By Doyice Cotten
Plaintiff Suzanne Conning fell while practicing for the bicycle leg of a triathlon, was struck by a passing car, and suffered injury. She fell as tried to return to the roadway from a gravel side surface. She filed suit against the automobile driver (Dietrich), the Brooklyn Triathlon Club (BTC), and John Stewart (the leader of the cycling training). (Conning v. Dietrich, 2011 N.Y. Misc. LEXIS 3481)
Conning had signed a waiver prior to the event intended to release BTC and its staff (including Stewart) from liability for any negligence. The waiver language included
I ACKNOWLEDGE that there may be traffic or persons ON THE course route, and I ASSUME THE RISK OF RUNNING, BIKING, SWIMMING OR PARTICIPATING IN ANY OTHER BTC EVENT. I also ASSUME ANY AND ALL OTHER RISKS associated with participating in BTC events including but not limited to falls, contact and/or effects with other participants, effects of weather including heat and/or humidity, defective equipment, the condition of the roads, water hazards, contact with other swimmers or boats, and any hazard that may be posed by spectators or volunteers. All such risks being known and appreciated by me, I further acknowledge that these risks include risks that may be the result of the negligence of the persons or entities mentioned above . . . or of other persons [or] entities. I AGREE NOT TO SUE any of the person or entities mentioned above . . . for any of the claims, losses or liabilities that I have waived, released or discharged herein.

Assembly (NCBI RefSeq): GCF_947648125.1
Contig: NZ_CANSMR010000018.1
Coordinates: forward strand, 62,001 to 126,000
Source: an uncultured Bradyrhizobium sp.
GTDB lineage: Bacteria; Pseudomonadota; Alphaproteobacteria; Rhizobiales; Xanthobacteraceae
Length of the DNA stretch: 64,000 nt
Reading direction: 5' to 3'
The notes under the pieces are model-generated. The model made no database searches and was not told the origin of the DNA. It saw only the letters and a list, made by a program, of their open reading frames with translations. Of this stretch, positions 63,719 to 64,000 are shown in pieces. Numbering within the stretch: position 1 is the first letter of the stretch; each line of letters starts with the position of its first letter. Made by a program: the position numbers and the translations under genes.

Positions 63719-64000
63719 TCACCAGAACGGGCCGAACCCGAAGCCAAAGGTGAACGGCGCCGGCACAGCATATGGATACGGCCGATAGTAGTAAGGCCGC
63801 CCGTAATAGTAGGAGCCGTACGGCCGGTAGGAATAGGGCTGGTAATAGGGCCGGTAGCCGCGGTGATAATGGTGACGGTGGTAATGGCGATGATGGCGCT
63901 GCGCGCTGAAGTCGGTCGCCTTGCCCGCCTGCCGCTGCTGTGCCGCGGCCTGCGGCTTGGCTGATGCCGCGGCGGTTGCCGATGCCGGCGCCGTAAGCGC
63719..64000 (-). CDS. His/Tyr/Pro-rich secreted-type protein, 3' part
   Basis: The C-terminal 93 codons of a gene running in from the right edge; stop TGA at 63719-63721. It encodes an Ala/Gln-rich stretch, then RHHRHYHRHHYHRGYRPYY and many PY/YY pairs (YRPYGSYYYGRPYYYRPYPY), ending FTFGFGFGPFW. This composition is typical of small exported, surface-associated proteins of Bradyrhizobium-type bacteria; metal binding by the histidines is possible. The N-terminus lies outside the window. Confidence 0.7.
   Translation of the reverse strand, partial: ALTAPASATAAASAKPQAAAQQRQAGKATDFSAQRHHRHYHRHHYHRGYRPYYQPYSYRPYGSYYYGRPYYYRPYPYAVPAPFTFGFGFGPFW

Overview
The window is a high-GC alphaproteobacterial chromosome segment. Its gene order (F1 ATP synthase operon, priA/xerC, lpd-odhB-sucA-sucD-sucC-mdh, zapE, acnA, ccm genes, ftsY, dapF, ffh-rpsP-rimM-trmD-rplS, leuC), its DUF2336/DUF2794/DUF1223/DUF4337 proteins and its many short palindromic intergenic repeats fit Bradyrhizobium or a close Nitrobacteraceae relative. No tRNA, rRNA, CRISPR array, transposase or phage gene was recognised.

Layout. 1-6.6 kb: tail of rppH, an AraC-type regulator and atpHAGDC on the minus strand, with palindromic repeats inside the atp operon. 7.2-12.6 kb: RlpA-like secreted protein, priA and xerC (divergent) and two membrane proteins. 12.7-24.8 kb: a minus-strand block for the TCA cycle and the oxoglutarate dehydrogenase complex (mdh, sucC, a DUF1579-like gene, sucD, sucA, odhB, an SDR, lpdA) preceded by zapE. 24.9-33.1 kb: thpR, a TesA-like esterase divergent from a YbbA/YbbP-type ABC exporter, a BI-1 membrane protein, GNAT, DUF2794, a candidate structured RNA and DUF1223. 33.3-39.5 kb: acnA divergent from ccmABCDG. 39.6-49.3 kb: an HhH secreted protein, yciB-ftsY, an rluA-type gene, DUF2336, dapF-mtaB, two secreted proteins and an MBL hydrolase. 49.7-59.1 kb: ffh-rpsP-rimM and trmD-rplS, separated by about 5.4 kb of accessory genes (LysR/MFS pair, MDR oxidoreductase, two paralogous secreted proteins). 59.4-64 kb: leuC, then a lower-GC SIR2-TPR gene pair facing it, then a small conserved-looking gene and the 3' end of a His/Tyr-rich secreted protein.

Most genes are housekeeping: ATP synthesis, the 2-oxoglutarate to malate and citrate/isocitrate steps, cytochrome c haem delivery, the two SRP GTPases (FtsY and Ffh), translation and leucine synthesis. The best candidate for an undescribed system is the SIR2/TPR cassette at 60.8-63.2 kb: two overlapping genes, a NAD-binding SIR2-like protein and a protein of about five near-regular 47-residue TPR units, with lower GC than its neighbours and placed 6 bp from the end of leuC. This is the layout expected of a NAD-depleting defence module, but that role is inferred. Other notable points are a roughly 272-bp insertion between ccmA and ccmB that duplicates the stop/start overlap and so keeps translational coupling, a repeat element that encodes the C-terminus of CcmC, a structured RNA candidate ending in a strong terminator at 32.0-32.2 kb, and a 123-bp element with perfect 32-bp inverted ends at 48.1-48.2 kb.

GOL § 5-326 Issue
The court stated that a plain reading of the waiver shows that it relieves BTC and Stewart from liability for any injury – whether or not it was caused by negligence. Conning, however, contended the waiver was not valid because GOL § 5-326 prohibits such waivers. The court pointed out that the statute did not apply because the fee was to train on the course route – not to use a “place of amusement or recreation” as provided by the statute. Further the court pointed out that the statute applied to “recreational” and not to “instructional activities.” The court granted summary judgment in favor of BTC and Stewart.
Dietrich’s Summary Judgment Motion
Regarding the claim against Dietrich, the court pointed out that the waiver language released BTC and its employees, representatives, and any agents – not drivers of passing vehicles; Dietrich’s motion was denied. The court stated that summary judgment is a drastic remedy and is to be applied only when there are no triable, factual issues. In this case, Dietrich had a duty to operate the vehicle in a safe manner; Dietrich failed to present expert opinion to show he had met his duty of safe operation of the vehicle.
GOL § 5-326 did not apply so the well-written waiver protected the club and staff from liability for negligence. The driver was not protected by the waiver, summary judgment for him was denied.
Photo Credit: Thanks to Gene Bisbee at Flickr.